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Canadian Solidarity Delegation Reports from Tegucigalpa, Honduras

Blog posts reflect the views of their authors.
Canadian Solidarity Delegation Reports from Tegucigalpa, Honduras

LATIN AMERICAN SOLIDARITY NETWORK DELEGATION REPORTS FROM HONDURAS
 
"On June 28th, 2009, democratically-elected President Manuel Zelaya was abducted from his home by the militairy and exiled to Costa Rica. This coup has been widely condemned by multiple international organizations, including the Organization of American States, the European Union and the United Nations; and no government in the world has recognized the de facto regime - installed after the coup - as legitimate". A broad-based popular movement under the banner of the "National Front Againts the Coup" has sustained a well-organized resistance for the past two months demanding the reinstatement of President Zelaya and broader social reforms. 
 
See following reports from the Latin American Solidarity Network (LASN) currently on the ground in Honduras documenting the resistance to the coup:

1. Tegucigalpa-September 1st by Raul Burbano.
2. "Injustice, Struggle & Why It Even Matters" by Luis Granados Ceja.
3. "Condemn the Coup in Honduras" by Luis Granados Ceja and Karen Spring.
 
The LASN delegation has received support from Rights Action (http://www.rightsaction.org), Canadian Union of Public Employees (CUPE) and the Media Co-op (http://www.mediacoop.ca).

Media Contacts:

In Honduras: Luis Granados, 011-504-9501-1736
In Canada (Toronto): Ilian Burbano 416.929.1834, cca_toronto@hotmail.com

1. Tegucigalpa-September 1st by Raul Burbano:

Close to 5,000 people gathered in front of the Universidad Pedagogica Nacional Francisco Morazan (UPNFM) to demand the return of President Manuel Zelaya. As they gathered one could feel the carnival type atmosphere with people dancing, blowing whistles and singing. As the march made its way down the main throughway, the high level organization of the resistance movement was obvious. The university students quickly mobilized into action to maintain security. On foot and on motorcycles they drove at the head of the march and weaved in and out of protestors ensuring that no confrontation or violence took place with police. The streets were lined with heavily armed police and military protecting western-type fast food establishments. One could see university students checking individual press credentials ensuring there were no "infiltrators" trying to cause trouble. We are told that this is standard protocol as the  de-facto regime consistently tries to infiltrtate the peaceful protests to instigate violence.
 
As leaders of the march began their speeches on the street, suddenly a woman took the microphone and started to yell. One could quickly sense the desperation and fear in her voice..."I need help...they are going to take him prisoner...they are going to take him away!" One of the leaders went on to explain that she was denouncing what just happened because her and her partner, who had just gone to the bank to make a transition, were identified as supporters of president Manuel Zelaya and they detained her partner. The woman grabbed the microphone and again started to yell:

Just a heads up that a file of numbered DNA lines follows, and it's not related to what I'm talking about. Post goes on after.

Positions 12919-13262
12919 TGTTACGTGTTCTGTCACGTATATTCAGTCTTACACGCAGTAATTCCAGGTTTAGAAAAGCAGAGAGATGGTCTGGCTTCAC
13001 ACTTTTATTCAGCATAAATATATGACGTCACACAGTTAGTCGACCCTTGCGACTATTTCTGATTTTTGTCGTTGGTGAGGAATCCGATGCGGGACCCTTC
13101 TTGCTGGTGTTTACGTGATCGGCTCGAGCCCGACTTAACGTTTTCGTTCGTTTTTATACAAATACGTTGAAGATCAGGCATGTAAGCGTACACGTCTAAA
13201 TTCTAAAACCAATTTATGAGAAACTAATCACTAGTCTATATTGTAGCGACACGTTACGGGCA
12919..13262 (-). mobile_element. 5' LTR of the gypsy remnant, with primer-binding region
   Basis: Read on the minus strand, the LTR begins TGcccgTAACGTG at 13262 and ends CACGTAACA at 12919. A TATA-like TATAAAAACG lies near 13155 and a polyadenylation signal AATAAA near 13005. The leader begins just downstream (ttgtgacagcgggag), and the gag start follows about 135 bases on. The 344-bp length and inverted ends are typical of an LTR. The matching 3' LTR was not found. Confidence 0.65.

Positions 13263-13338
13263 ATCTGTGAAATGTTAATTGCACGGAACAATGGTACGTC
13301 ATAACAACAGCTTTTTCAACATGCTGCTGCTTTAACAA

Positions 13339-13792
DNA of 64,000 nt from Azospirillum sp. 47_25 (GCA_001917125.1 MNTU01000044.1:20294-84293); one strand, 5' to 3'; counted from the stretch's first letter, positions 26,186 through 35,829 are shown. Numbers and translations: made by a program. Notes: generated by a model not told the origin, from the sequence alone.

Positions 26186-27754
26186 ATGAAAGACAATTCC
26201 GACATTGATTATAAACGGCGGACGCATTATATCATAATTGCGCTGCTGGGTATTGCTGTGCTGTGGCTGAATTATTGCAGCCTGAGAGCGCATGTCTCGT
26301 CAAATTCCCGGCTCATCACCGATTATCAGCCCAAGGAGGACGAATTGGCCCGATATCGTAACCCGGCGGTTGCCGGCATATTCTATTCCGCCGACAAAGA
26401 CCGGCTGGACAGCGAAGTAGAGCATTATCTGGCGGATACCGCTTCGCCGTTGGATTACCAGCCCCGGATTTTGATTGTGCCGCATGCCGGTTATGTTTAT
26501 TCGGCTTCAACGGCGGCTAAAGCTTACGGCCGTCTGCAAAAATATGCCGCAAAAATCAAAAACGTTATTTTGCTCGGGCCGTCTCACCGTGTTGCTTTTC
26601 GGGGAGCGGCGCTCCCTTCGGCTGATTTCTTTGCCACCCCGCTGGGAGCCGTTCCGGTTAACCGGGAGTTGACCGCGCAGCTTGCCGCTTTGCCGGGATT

"We are not afraid, we are not afraid. You can register our car because we are citizens and in this country if there's freedom of expression then they should let us freely express it...as long as Manuel Zelaya is not here there will never be peace...let it be known there can be no peace!".
 
With that the resistance movement sprang into action. A call  was put out for a group to help and accompany her back to where her partner was being detained. Immediately, about 25 people rallied to her side marching back with her. There they were joined by many more people who with their collective voice demanding justice, managed to free him on the spot. As the woman and her partner got into their car, it was surrounded by the crowd who escorted them. As they drove away, the crowd in a triumphant voice chanted "el pueblo unido jamas sera vencido" (the people united will never be defeated).
 
In front of the Sindicato de Trabajadores de la Industria de las Bebidas y Similares (Workers Union of the Industry of Beverage and Similar Industries), we were reminded by Bertha Caceres from the Consejo de Organizaciones Populares e Indigenas de Honduras-COPINH (Council of Popular and Indigenous Organizations of Honduras) why the struggle continues:
 
"For us this is part of our continued historic struggle. It's not just recently that we have been demanding a participatory democracy but rather we have been struggling for this for a long time. This is why the role of black, indigenous and rural campesina (peasant) women has been so strong in defence of and for the reinstatement of the President Manuel Zelaya. We are not just demanding the reinstatement of President Manuel Zelaya, we are also proposing the refounding of our country. One of those steps is the installation of a national constitutional  assembly, but not just any one but one that is of the people and democratic."
 
2. http://thisisworldtown.com/2009/09/injustice-struggle-why-it-even-matters-a-view-from-honduras/
 
3. http://basicsnewsletter.blogspot.com/2009/09/condemn-coup-in-honduras.html
 
For updates see blog: http://hondurasgolpedeestado.wordpress.com/


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